img(height="1" width="1" style="display:none" src="https://www.facebook.com/tr?id=2939831959404383&ev=PageView&noscript=1")

Q&A: Dr Hugo Spiers

Dr Hugo Spiers of UCL’s Spatial Cognition Group on how neuroscience is breaking out of the lab and into the city

Tell us about London taxi drivers’ hippocampus

For The Knowledge the drivers have to learn 250,000 streets, which can take four years. The longer the driver works the larger the posterior hippocampus area of the brain becomes. It shows that using it to navigate space it is like a muscle, it grows physically. There have been about 12 different studies, I have worked on nine. We find drivers don’t often ‘think’ about routes, they ‘just know’. And even an amnesic driver, with no hippocampus, could still navigate the main and arterial routes – which fits with the idea the memories are consolidated elsewhere in the brain. 

What do the place cells and grid cells of the hippocampus do?

These are really jaw dropping. The idea is that for every part of space that you occupy, many place cells – neurons in your brain – ‘like’ it and fire action potentials: there’s massive activity from cells telling you that ‘you are here’. One of the big questions has been how place cells know where to fire. They basically need a metric system and grid cells give that latitude and longitude system. We have also found that place cells provide our memories with a bedrock of episodic space – a spatial temporal code.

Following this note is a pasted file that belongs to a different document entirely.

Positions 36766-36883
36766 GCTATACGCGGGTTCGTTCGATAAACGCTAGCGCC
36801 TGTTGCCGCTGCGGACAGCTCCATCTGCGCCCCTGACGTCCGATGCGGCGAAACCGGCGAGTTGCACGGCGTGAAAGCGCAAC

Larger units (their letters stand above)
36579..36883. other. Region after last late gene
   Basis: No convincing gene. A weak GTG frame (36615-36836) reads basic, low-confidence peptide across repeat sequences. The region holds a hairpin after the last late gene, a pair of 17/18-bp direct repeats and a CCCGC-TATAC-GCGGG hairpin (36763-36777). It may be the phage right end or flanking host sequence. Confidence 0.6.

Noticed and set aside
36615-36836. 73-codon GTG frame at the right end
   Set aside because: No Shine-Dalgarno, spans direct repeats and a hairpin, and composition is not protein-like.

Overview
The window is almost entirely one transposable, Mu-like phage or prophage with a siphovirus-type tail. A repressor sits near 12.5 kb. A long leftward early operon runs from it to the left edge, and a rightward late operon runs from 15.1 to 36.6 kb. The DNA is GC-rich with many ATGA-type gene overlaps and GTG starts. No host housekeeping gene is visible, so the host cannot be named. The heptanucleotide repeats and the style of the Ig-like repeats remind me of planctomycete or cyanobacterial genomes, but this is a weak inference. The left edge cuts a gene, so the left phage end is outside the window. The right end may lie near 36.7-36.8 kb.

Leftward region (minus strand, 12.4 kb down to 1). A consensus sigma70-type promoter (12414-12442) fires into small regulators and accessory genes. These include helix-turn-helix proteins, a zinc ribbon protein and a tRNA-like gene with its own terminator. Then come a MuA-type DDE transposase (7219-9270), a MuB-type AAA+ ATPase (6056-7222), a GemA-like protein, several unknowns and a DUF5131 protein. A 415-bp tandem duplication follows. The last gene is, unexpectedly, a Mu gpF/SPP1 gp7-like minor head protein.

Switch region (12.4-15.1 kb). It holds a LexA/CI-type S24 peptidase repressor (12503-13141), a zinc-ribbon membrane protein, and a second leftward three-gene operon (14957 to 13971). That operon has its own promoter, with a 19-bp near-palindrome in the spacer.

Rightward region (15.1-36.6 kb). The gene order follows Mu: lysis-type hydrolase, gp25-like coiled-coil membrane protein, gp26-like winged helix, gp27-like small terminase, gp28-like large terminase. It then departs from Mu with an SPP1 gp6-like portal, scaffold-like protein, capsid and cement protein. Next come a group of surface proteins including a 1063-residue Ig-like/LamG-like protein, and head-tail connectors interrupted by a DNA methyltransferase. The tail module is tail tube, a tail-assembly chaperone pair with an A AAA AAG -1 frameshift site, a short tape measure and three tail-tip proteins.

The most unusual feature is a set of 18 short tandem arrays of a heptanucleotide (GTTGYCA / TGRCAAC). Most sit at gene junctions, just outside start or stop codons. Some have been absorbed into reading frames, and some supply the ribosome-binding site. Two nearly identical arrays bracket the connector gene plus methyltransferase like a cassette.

Can neuroscience inform our understanding of space?

Without a doubt. But does it provide any guidance for architectural design? That is very questionable. Which should you trust, brain measurement or what people say? I would trust what people say. 

You are taking neuroscience out of the lab. Why is that important?

It is massively important to take people out into the street – I am one of the few neuroscientists in the world who does it (people want nice data). My experiments are complex and expensive with virtual reality and film, but with the boom in big data we are starting to be able to analyse complexity and we can also use mobile EEG [electroencephalogram] head sets for measuring electric activity in the brain. It is going beyond universities too – I have an interesting major project coming up with Deutsche Telekom to reference spatial navigation. I think we are on the cusp of a time when we can start to understand spatial cognition, social cognition and how we use our brain to construct its own sense of reality. 

Dr Spiers was speaking at Conscious Cities conference. For a full report click here


 

Latest

‘I wanted to climb on the roof’ – architect Ma Yansong tells John van der Water how he channelled his four-year-old self and ancient history in the design of YueCheng Courtyard Kindergarten

Naughty kids’ delight – a kindergarten roof for climbing on

FCBS hits the back of the net with Ronaldo's Manchester hotel contract. Also this week, Architects Declare takes on Schumacher, Pringle crosses the floor to chair the RIBA, Sunak promises design champions to guide infrastructure billions and Adjaye goes to Jo'burg

FCBS scores for Ronaldo; Schumacher falls foul of Architects Declare

Content aside, what kills or brings to life an exhibit? The frame? The label? The lighting? Dinah Casson’s book investigates the vehicles that make a show work

‘Closed on Mondays’ looks at what makes a show work

As staff seek part home/part office working the role of the office is changing – and that means flexible, multi use workplaces to boost collaboration and productivity

Hybrid working points to most productive and innovative future

Winter’s here, we’re still in lockdown and heading for strict tiers – we’ve some comfortably clad buildings that will make things look up

Comfortably clad buildings to help things look up